Over the past decade, it seems like everything we do has moved from our local computers to the cloud. While less consumers are buying desktop PCs for their home, a rise in smaller, single-use edge computing devices is on the horizon.
The cloud has taken over our digital lives. We use it to store our data (Google Drive, Dropbox, etc.), rely on it for our media content (Netflix, Spotify, etc.), and it’s even starting to stream video games (Stadia, xCloud, etc.).
With all of this going to the cloud, it’s no surprise that PC sales have been in decline since 2010.
One of the biggest drawbacks to Cloud computing isn’t brought about by the speed at which cloud servers can process or distribute data, but in how fast client systems can readily receive them. The speed of light is a latency barrier we can’t overcome.
Enter a localized edge computing solution. Clients can connect with a local server with some processing and data handling capabilities and receive a more immediate response before the processed data is passed to the cloud.
This would be one very possible solution to the latency issues high-demand services frequently encounter. One recent example being Google Stadia which launched to mixed reviews due to laggy experiences.
Additionally, autonomous vehicles and other automated technologies will want to have some form of communication with one-another to coordinate quick responses between them without having to wait for one or more cloud services to connect with each other and relay the information back.
Imagine how much more efficiently autonomous vehicles can coordinate with one-another on the road when a sudden obstacle appears in the roadway if they can connect directly with each other, or to a local base station rather than a data center halfway across the country.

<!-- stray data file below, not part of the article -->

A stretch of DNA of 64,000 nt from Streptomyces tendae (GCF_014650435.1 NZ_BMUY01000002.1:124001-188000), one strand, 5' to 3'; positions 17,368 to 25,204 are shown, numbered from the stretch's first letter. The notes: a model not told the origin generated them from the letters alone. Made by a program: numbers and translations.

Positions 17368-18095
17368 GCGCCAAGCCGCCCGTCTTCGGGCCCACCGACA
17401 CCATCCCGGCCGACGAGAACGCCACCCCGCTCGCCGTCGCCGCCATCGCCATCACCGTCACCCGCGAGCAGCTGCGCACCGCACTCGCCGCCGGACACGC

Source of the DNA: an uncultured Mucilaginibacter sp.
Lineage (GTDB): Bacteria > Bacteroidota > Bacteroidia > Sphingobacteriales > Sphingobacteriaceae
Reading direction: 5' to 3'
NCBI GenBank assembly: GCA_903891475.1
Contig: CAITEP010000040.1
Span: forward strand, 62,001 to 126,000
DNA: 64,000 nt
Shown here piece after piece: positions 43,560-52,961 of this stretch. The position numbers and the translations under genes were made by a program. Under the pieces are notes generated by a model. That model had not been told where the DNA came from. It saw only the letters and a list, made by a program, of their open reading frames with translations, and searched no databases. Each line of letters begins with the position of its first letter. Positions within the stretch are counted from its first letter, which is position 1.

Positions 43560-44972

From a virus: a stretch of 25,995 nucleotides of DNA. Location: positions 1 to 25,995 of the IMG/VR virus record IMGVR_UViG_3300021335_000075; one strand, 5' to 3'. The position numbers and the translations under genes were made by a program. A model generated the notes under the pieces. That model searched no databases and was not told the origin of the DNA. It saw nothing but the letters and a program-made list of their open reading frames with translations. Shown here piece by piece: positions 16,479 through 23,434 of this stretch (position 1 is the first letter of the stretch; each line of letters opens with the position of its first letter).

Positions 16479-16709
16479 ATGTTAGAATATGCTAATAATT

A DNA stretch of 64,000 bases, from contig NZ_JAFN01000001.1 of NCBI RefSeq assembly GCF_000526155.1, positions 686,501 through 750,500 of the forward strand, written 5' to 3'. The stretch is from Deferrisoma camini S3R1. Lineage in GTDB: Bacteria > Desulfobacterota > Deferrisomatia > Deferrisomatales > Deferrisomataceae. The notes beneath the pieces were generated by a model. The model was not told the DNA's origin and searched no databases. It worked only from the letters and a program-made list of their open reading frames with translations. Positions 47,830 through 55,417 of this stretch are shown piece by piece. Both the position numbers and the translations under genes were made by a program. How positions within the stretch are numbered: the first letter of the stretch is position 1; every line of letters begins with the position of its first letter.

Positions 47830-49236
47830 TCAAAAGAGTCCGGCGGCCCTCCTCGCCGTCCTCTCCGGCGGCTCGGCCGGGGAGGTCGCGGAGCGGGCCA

We regularly hand over extremely sensitive information to our technology. Our phones store our fingerprint data, face-recognition patterns, PIN, and passwords.
If there is one thing we know about the cloud, it’s that nothing is absolutely secure. Almost every day, a new security breech leaks out countless passwords, email addresses, names, and other private information. This information falls in the hands of hackers and data miners. These individuals profit on sensitive data belonging to unsuspecting victims.
By moving this information to edge devices, we take more control over its security for ourselves. Apple did this by storing fingerprint data directly to the device.
Perhaps one of the most compelling reasons for a heightened demand for edge computing is a lack of trust for the corporations running the cloud.
Amazon makes money by marketing products directly to consumers. Google targets advertising based on what it knows about its users. Microsoft, like Google, is also in the information business.
Consumers are right to be cautious. Their data is being collected and used with minimal transparency. There are thousands of unaffiliated contractors listening to Google Home and Amazon Echo recordings. This has a lot of privacy advocates rightly concerned.
How often do these devices mistakenly activate and listen in on private conversations? How often are these conversations heard by contractors?
I love the cloud for many reasons. It makes doing things like storing files and creating a server much easier than it would be if I were handling it all in-house.
Unfortunately, the cloud will reach a saturation point where everything that can live there already lives there, and we’ll be looking for new ways to improve the performance, reliability, and security of our cloud-based applications.
Edge computing isn’t a new concept. In many ways, it’s a step back to where we were before, but applied in the right way, it can give us some outstanding benefits over solutions that deliver the best of both worlds.